Vera stood away from us both. I could see that she was very angry. I had never seen her angry before.
“You know that it’s impossible, Nina,” she said. “You know that Rozanov hates him. And besides—there are other reasons. You know them perfectly well, Nina.”
Nina stood there pouting, tears were in her eyes.
“You’re unfair,” she said. “You don’t let me do anything. You give me no freedom, I don’t care for Boris, but if he wants to go he shall go. I’m grown up now. You have your Lawrence. Let me have my Boris.”
“My Lawrence?” asked Vera.
“Yes. You know that you’re always wanting him to come—always looking for him. I like him, too. I like him very much. But you never let me talk to him. You never—”
“Quiet, Nina.” Vera’s voice was trembling. Her face was sterner than I’d ever seen it. “You’re making me angry.”
“I don’t care how angry I make you. It’s true. You’re impossible now. Why shouldn’t I have my friends? I’ve nobody now. You never let me have anybody. And I like Mr. Lawrence—”
She began to sob, looking the most desolate figure.
“You don’t know what you’ve said, Nina, nor how you’ve hurt.... You can go to your party as you please—”
And before I could stop her she was gone.
Nina turned to me a breathless, tearful face. She waited; we heard the door below closed.
“Oh, Durdles, what have I done?”
“Go after her! Stop her!” I said.
Nina vanished and I was alone. My room was intensely quiet.
They didn’t come to see me again together. Vera came twice, kind and good as always, but with no more confidences; and Nina once with flowers and fruit and a wild chattering tongue about the cinemas and Smyrnov, who was delighting the world at the Narodny Dom, and the wonderful performance of Lermontov’s “Masquerade” that was shortly to take place at the Alexander Theatre.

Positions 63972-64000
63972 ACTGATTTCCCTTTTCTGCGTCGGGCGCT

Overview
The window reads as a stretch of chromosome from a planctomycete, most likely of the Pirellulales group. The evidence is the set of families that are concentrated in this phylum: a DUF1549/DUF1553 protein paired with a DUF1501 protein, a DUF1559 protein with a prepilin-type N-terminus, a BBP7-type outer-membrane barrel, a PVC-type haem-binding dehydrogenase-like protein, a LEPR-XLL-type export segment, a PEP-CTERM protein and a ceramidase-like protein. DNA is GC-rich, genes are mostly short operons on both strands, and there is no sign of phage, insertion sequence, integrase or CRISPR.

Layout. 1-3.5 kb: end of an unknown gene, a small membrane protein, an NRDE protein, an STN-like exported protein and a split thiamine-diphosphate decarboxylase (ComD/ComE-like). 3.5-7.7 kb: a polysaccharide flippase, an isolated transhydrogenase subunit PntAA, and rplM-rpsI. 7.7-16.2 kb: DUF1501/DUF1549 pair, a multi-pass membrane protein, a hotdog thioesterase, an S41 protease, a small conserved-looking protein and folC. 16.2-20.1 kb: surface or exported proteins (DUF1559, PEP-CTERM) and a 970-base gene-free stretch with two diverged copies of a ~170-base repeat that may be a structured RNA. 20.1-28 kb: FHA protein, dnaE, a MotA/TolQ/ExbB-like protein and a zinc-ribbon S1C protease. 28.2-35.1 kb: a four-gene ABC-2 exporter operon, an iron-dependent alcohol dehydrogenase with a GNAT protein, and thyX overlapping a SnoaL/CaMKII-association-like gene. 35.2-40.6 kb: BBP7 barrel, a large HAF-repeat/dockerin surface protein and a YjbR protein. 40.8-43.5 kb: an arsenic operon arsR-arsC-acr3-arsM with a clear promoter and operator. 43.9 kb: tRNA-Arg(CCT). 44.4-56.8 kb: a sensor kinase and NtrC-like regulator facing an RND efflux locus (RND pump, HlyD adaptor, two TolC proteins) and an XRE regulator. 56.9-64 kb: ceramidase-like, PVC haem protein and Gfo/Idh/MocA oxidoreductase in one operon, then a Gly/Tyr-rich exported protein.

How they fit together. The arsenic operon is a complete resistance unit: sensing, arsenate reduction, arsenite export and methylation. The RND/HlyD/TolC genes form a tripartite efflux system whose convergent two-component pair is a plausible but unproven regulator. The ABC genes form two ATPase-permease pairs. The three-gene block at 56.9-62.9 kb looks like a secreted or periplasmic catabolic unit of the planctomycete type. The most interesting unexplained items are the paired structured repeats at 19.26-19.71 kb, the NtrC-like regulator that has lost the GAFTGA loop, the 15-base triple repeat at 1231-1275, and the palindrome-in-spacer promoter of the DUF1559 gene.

“Are you and Vera friends again?” I asked her.
“Oh yes! Why not?” And she went on, snapping a chocolate almond between her teeth—“The one at the ‘Piccadilly’ is the best. It’s an Italian one, and there’s a giant in it who throws people all over the place, out of windows and everywhere. Ah! how lovely!... I wish I could go every night.”
“You ought to be helping with the war,” I said severely.
“Oh, I hate the war!” she answered. “We’re all terribly tired of it. Tanya’s given up going to the English hospital now, and is just meaning to be as gay as she can be; and Zinaida Fyodorovna had just come back from her Otriad on the Galician front, and she says it’s shocking there now—no food or dancing or anything. Why doesn’t every one make peace?”
“Do you want the Germans to rule Russia?” I asked.
“Why not?” she said, laughing. “We can’t do it ourselves. We don’t care who does it. The English can do it if they like, only they’re too lazy to bother. The German’s aren’t lazy, and if they were here we’d have lots of theatres and cinematographs.”